250 pages
Publication Number: AAT 3345886
ISBN: 9781109010473

Gregory Thomas Carter, Associate Professor of History
University of Wisconsin, Milwaukee

The University of Texas at Austin in Partial Fulfillment of the Requirements for the Degree of Doctor of Philosophy

My dissertation, “America’s New Racial Heroes,” is the first full-length intellectual history examining the fascination with mixed race people that has been concurrent with the stereotypes that pathologize them. Through five moments in United States history, this project asks what the idea of racially mixed people does for America, uncovering a set of vanguards who suggested that, rather than fear racial mixing, we should embrace it as a means to live up to ideals of equality and inclusion, thus benefiting the nation as a whole. Whether the subject is abolitionist Wendell Phillips’s defense of racial amalgamation, the popularity of the Melting Pot trope, Time Magazine’s 1993 New Face of America issue, or the promises of a “Multiracial” category on the 2000 census, similar notions regarding novelty, progress, and utopia repeat themselves. Rounding out “America’s New Racial Heroes” is an examination of contemporary praise of ambiguity at the same time Americans wish for quantifiable racial makeup. Overall, this project warns against the giddy hope that racially mixed people alone can solve America’s racial problems.

I have several models in bringing together these five cases, including George M. Fredrickson’s The Black Image in the White Mind, Philip J. Deloria’s Playing Indian, and Robert Lee’s Orientals. Each of these shows how discourses of science, nationality, and popular culture shape the identities of dominant and minority groups concurrently. Like these works, my project brings together archival research, cultural studies readings, and theories of racial formation to examine how pro-mixing advocates situate themselves within their own contexts and resonate through time. This work on mixed race identity has many intersections with both fields, accentuating the richness that can result from comparative, ethnic studies work across disciplinary boundaries.
Table of Contents


Chapter 1: Wendell Phillips: Unapologetic Abolitionist, Unreformed
From Brahmin to Radical
Marriage Law Petition and Europe
The United States of the United Races and Beyond
Phillips and Miscegenation

Chapter 2: Israel Zangwill’s Melting Pot vs. Jean Toomer’s Stomach

Chapter 3: The New Face of America: The Beauty, the Beast

Chapter 4: Census 2000 and the End of Race as We Know It

Chapter 5 Praising Ambiguity, Preferring Certainty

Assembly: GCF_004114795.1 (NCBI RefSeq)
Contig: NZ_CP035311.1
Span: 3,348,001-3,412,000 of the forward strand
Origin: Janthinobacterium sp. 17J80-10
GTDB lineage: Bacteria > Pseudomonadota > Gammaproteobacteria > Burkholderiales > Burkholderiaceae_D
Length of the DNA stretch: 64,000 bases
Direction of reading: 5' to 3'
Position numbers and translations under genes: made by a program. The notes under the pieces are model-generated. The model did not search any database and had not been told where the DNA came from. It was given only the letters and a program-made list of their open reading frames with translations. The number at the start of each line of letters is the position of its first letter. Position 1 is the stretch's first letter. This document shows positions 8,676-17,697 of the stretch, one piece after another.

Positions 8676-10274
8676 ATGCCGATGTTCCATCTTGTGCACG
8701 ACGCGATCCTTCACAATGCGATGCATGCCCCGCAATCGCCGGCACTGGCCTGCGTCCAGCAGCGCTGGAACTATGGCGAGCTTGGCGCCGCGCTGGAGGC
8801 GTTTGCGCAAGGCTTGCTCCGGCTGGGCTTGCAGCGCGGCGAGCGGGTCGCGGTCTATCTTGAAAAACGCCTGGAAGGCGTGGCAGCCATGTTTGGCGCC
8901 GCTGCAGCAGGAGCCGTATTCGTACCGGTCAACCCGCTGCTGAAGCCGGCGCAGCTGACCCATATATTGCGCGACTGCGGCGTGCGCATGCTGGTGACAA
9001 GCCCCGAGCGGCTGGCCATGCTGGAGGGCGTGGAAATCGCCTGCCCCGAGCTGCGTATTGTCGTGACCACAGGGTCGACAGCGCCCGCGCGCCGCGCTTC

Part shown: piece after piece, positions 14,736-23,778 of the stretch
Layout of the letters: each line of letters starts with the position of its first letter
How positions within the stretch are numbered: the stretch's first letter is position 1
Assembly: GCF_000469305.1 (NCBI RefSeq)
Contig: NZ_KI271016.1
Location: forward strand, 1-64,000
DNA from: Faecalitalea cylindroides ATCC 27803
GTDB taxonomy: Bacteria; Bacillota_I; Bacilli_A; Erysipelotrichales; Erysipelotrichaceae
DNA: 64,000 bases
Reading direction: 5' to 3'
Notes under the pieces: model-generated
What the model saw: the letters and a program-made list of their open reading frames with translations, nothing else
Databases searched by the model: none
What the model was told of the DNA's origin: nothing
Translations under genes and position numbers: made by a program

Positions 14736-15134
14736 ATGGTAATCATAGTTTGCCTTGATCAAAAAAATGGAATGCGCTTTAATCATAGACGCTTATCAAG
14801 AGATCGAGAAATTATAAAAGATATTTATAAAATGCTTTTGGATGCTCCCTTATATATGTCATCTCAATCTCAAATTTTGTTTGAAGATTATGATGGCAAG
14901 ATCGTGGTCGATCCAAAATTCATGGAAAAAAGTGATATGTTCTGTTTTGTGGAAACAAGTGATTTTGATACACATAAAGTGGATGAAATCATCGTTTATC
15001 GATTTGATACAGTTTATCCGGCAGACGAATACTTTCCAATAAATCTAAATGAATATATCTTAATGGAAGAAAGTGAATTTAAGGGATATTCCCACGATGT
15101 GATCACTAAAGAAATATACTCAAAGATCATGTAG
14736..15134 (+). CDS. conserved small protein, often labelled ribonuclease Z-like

Tiger Woods: 100% Unambiguous
Mixed Race Models: Who’s the Fairest of Them All?
DNAPrint: Racial Makeups ‘R’ Us


Read the entire dissertation here.

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History 270: Topics In American History – Mixed Race Identity in American Culture

Posted in Census/Demographics, Course Offerings, History, New Media, Passing, United States on 2010-02-01 17:48Z by Steven

History 270: Topics In American History – Mixed Race Identity in American Culture

Spring 2010

Greg Carter, Assistant Professor of History
University of Wisconsin, Milwaukee

Through most of the United States’ history, laws have been in place to prevent interracial intimacy and the production of mixed-race offspring, and the Tragic Mulatto figure, victim of confusion and isolation, has remained in the popular imaginary since the nineteenth century, reappearing in novels, movies, and even social science writing that addresses the challenges of multicultural societies. At the same time, writers have equated American identity with the creation of new, hybrid men since Hector St. John de Crèvecoeur asked “What then is the American, this new man?” in 1782. While less prevalent than ideas that disparage racial mixing, fascination with it has always gone hand in hand with ideas of citizenship, American identity, and progress. Why has there been a combination of appeal with mixed-race Americans along with an antipathy towards them as “half-breeds,” “intermediary,” or marginal”? Have stereotypes of them altered through the past two hundred years? Do they reflect how mixed-race people identify themselves? Lastly, how have these issues changed in the decades since the Supreme Court invalidated anti-miscegenation laws in 1967? This course aims to answer these questions through a variety of interdisciplinary sources. We will be reading fiction, essays, newspaper articles, and texts from the behavioral and social sciences that address a number of topics, including: the one-drop rule, abolition, assimilation, racial passing, the proposed “Multiracial” category for the Census, and representations in popular culture…

Read the entire syllabus here.